Scorpion Fly

Panorpa communis


The scorpion fly is a strange looking insect which is found in gardens, hedgerows and woodland edges, particularly amongst nettles and Bramble. It has a long beak-like projection from its head that is uses to feed, scavenging on dead insects and frequently stealing the contents of spider's webs. It lives up to its name by sporting a scorpion-like tail, which the male uses in courtship displays. Adults usually mate at night, but mating can be a dangerous game for the male, who might easily be killed by the female. So he presents her with a nuptial gift of a dead insect or a mass of saliva to placate her - the equivalent of a box of chocolates! The resulting eggs are laid in the soil and the emerging larvae live and pupate at the soil surface.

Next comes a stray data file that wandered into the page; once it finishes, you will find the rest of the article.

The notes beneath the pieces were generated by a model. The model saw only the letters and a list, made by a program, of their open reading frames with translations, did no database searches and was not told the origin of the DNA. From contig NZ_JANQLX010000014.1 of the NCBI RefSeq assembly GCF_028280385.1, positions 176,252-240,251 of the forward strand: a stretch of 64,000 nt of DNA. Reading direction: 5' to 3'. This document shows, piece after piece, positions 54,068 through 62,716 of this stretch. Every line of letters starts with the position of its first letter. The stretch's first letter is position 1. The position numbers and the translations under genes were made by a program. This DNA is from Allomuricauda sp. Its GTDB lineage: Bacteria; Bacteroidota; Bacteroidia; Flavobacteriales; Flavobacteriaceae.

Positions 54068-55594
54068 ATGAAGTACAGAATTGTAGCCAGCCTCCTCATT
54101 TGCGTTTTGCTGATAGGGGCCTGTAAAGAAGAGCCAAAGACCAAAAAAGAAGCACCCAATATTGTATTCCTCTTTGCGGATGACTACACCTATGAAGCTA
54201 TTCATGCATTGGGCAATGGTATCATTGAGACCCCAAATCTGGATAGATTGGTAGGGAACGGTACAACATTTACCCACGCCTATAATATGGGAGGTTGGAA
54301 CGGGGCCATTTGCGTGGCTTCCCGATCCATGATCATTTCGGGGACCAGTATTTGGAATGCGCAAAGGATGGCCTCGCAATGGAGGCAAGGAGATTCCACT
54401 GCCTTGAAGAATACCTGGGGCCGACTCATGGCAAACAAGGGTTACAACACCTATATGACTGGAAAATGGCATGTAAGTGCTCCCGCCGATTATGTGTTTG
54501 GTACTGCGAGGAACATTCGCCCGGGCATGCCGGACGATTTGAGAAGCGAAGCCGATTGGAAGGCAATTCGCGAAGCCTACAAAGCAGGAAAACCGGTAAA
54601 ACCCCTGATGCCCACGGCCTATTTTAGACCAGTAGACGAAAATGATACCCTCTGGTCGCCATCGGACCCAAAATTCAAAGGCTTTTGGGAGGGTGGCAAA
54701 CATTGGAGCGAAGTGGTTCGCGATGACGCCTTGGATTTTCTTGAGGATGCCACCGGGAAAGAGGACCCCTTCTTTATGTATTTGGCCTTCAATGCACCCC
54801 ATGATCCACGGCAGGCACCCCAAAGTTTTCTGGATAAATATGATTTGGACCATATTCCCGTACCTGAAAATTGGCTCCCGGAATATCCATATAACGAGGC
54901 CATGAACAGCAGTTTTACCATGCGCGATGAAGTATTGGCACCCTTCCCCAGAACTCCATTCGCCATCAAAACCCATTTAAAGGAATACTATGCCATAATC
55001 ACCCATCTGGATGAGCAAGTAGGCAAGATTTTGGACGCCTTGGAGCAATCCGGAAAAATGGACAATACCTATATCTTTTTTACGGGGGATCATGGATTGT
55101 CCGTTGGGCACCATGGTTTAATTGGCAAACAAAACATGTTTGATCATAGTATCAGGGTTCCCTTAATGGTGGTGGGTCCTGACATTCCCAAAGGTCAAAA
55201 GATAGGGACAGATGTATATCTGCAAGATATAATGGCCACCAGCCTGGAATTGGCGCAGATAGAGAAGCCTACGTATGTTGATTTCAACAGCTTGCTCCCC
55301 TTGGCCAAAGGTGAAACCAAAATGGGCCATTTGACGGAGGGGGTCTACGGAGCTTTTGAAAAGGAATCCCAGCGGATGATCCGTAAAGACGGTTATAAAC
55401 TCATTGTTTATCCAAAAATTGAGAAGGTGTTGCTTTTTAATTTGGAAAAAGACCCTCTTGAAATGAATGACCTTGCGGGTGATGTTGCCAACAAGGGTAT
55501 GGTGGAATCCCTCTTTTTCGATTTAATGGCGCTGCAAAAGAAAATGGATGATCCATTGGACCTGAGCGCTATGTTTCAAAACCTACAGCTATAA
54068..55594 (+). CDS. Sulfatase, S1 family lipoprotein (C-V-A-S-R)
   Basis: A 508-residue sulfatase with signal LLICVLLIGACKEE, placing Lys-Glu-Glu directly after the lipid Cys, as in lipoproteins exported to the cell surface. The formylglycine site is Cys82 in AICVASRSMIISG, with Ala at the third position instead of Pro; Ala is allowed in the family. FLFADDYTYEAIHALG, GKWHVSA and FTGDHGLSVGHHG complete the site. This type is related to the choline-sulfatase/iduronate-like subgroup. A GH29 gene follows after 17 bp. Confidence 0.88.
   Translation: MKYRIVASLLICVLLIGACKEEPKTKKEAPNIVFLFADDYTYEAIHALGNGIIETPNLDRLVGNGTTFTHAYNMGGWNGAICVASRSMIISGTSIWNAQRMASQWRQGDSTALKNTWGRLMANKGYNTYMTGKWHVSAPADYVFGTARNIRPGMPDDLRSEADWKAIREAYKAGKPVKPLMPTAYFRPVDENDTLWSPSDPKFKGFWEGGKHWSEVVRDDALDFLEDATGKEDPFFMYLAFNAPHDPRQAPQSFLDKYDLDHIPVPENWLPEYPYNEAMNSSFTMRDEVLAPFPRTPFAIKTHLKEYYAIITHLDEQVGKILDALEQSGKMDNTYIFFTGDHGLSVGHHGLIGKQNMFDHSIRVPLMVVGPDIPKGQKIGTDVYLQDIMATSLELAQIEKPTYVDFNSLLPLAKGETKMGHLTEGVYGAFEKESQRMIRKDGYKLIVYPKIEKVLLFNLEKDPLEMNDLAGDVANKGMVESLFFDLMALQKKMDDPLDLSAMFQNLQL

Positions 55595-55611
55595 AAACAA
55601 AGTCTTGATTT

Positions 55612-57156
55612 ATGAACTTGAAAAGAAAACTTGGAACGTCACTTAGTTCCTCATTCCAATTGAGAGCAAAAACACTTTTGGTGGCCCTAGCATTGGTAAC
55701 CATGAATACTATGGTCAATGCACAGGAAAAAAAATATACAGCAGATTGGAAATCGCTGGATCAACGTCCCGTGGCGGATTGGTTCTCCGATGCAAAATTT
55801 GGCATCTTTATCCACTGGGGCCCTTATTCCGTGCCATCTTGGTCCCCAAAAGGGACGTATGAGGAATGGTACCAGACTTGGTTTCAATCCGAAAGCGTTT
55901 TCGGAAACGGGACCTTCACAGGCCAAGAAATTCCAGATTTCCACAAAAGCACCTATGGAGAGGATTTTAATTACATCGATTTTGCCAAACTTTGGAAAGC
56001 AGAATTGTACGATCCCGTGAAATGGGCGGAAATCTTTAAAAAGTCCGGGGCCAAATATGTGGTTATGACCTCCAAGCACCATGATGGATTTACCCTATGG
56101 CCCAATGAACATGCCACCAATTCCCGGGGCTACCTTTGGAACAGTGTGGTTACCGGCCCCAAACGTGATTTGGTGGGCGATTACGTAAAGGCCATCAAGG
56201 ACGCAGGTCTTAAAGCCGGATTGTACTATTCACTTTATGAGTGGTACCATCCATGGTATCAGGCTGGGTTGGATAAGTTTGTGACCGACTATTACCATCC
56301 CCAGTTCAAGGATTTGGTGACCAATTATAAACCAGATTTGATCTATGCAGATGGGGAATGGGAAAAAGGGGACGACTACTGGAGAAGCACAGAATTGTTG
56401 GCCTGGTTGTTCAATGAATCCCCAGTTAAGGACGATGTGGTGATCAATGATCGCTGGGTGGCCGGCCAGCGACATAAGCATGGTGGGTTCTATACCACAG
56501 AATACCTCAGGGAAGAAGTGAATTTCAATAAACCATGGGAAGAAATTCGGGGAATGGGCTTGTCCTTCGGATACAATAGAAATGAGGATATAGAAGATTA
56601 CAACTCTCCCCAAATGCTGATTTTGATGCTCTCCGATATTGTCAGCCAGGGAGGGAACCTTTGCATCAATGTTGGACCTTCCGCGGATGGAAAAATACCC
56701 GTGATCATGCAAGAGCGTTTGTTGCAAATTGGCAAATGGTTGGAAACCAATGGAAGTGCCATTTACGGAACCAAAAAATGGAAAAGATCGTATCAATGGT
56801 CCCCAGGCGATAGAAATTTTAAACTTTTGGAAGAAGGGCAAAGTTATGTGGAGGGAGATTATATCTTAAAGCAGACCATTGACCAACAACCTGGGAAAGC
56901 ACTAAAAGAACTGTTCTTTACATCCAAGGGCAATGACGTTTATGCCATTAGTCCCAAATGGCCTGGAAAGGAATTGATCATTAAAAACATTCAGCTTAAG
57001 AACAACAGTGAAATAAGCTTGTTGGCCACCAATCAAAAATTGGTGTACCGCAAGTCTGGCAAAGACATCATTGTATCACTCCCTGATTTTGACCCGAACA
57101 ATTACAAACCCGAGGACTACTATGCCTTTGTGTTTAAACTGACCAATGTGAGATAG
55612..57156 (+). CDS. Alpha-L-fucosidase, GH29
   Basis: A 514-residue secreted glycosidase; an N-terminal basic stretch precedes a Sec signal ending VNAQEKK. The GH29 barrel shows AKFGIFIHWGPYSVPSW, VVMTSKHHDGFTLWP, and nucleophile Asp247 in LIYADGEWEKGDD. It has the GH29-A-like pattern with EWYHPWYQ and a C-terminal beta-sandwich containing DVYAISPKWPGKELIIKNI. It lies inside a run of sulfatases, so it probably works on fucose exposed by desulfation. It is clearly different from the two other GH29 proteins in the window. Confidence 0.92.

How to identify

The scorpion fly has a black and yellow body, a reddish head with a long beak, dark patches on the wings and a scorpion-like tail which does not sting (the male has two claspers at the end for mating). There is 3 species of scorpion fly that live in the UK and these are difficult to tell apart.

Where to find it



When to find it

  • May
  • June
  • July
  • August
  • September

How can people help

The Wildlife Trusts manage many nature reserves for the benefit of all kinds of wildlife, from bugs to butterflies, fish to Foxes. But these precious sites are under threat from development, intensive agricultural practices and climate change. You can help by supporting your local Trust and becoming a member; you'll find out about exciting wildlife happenings, events on your doorstep and volunteering opportunities, and be helping local wildlife along the way.

Species information

Common name
Scorpion Fly
Latin name
Panorpa communis
Other insects
Length: 1.4cm
Conservation status